Sunday, November 07, 2021

The Louisburgh management team watch on during their IFC Round 3 win over Kiltimagh. The Clew Bay men take on Ballyhaunis on Sunday for a place in the intermediate final. Picture: David Farrell Photography

Mayo IFC Semi-Final

Ballyhaunis v Louisburgh

Sunday, November 7

12.30pm at Munnelly Park, Castlebar

Ballyhaunis and Louisburgh meet in Castlebar on Sunday lunchtime with a place in the county intermediate final against Mayo Gaels on offer to the winners. Loiusburgh last contested an intermediate final in 2003, when they overcame Ballintubber to take the title, while Ballyhaunis were in a final as recently as 2019, losing to The Neale by a single point in a dramatic finale.

Louisburgh have been one of the form teams in this year’s championship, one of only two sides — the other being the aforementioned Mayo Gaels — to have arrived at the semi-final stage with a 100 percent winning record. They were comfortable winners away to Ardnaree in Round 1, came through a tough examination from Kilmaine in Round 2 and eventually got the better of Kiltimagh in Round 3, albeit after receiving a genuine scare from the East Mayo men, to the extent that Louisburgh’s progression from the group was in jeopardy right up until the closing stages.

They then came through a stiff test from Hollymount-Carramore in the quarter-finals, withstanding the effects of a Darren Coen masterclass to emerge two-point winners, 1-12 to 2-7. Ronan O’Grady’s charges look to be peaking at the best possible time and they will head into this encounter in a confident mood.

The loss of a player of Dylan Prendergast’s calibre for this year’s championship could have scuppered lesser squads but Louisburgh’s forward unit have collectively stepped up to the mark. The likes of James Gibbons — scorer of a hat-trick against Kiltimagh — Oisin Lally, Padraic O’Malley and Padraig Prendergast have all weighed in with scores and the fact that Louisburgh have so many different threats up front makes them a difficult team to plan against.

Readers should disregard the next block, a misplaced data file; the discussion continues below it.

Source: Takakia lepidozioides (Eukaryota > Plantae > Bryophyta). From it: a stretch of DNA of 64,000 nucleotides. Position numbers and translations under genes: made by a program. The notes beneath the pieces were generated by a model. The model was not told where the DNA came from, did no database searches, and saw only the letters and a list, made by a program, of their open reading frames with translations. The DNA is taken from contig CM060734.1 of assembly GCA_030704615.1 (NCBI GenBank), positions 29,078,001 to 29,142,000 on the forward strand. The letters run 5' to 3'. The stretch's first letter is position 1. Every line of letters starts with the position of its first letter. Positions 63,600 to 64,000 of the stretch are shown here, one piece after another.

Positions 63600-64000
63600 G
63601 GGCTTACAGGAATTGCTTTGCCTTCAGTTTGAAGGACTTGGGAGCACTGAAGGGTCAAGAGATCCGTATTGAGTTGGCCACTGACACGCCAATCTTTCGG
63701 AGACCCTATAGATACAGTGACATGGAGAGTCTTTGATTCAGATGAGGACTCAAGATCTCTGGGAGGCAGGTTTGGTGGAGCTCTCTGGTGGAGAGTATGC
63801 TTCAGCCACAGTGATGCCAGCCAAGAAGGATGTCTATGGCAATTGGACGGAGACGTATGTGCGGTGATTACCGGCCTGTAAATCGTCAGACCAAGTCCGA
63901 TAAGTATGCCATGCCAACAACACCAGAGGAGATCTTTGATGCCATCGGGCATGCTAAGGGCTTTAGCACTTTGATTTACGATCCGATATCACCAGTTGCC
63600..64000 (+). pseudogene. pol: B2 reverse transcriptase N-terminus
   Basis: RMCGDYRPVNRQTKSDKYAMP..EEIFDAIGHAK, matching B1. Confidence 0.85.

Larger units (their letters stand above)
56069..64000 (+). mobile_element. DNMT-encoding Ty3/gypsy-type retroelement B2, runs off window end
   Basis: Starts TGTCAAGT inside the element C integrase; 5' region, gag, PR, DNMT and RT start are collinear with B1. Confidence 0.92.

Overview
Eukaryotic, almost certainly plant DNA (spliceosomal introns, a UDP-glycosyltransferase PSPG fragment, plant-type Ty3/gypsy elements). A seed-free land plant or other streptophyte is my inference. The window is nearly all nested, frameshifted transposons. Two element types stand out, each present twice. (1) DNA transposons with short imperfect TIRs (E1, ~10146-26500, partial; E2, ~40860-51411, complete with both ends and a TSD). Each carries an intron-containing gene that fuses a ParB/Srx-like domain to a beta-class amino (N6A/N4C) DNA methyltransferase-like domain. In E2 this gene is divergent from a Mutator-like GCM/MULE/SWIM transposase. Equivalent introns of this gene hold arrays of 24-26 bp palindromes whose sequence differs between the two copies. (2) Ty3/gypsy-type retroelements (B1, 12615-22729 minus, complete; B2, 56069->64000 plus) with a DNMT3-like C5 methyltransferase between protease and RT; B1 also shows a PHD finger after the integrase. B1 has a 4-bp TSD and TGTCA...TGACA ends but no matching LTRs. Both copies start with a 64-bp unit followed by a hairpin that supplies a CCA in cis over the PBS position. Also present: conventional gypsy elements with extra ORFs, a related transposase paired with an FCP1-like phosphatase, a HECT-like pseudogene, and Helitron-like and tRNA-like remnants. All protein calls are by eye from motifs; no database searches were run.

Jason Coyne is one of several dangerous attackers that Ballyhaunis can boast. Picture: David Farrell Photography

Prendergast and Diarmuid Lally make for a robust and dynamic pairing in midfield while a youthful backline featuring Alfie Morrison, Basil McLeod and the Clare Island native Dylan Pinder is bristling with talent, and looks ideally suited to making the big step up to senior in the next couple of years.

Ballyhaunis will be out to ensure it doesn’t happen this year though. The East Mayo men have flown somewhat under the radar to reach the semi-finals for the second time in three years. Their season looked over before it really began after they lost their Round 1 game at home to Crossmolina; teams who lose at home in Round 1 generally have a terrible record of making it out of the group. But they recovered well to beat Ballinrobe away in Round 2 and came through a winner-take-all group decider with Mitchels in Round 3 to make the quarter-finals.

In the last eight, they edged out Parke in a close, tension-filled encounter in Charlestown, with a late goal from centre-back Jarlath Carney eventually sealing a five-point win.

Ballyhaunis’ greatest strength is probably their defence, where Jack Coyne and Keith Higgins form a full-back unit that would be the envy of most senior clubs, let alone intermediate. Carney and David Cunnane offer pace and an attacking threat from half-back and Cormac Philips has huge range in the middle of the field. Up front, Jason Coyne has been in great form over the last few weeks, kicking four points from play against Parke, while Kieran Kiely offers physicality on the edge of the square and Morgan Lyons and Eoghan Collins bring real quality.

An issue that Ballyhaunis always have to deal with when they reach this stage of the championship is the workload on their dual players. A number of their footballers, including key men like Higgins, Kiely, Philips, Collins and Jason Coyne, are also involved in the latter stages of the Mayo senior hurling championship. While Louisburgh enjoyed a rest over the weekend just gone, Ballyhaunis were battling Mitchels for a place in the county hurling final.

And were they to beat Louisburgh, they would have to play a county hurling final during what is nominally another rest weekend on November 12-13, a week before the intermediate final. But such is life for a dual club, and Ronan Kenny and his management team will need to find a way to cope.

It’s not an easy game to call. Ballyhaunis would appear to be coming good at the perfect time and they have recent experience of playing and winning at this stage of the championship. Louisburgh are a coming team and given the spread of scoring threats at their disposal, they will back themselves to come through here. But we’re going to forecast what would rank as a minor upset and give Ballyhaunis the nod.

Verdict: Ballyhaunis

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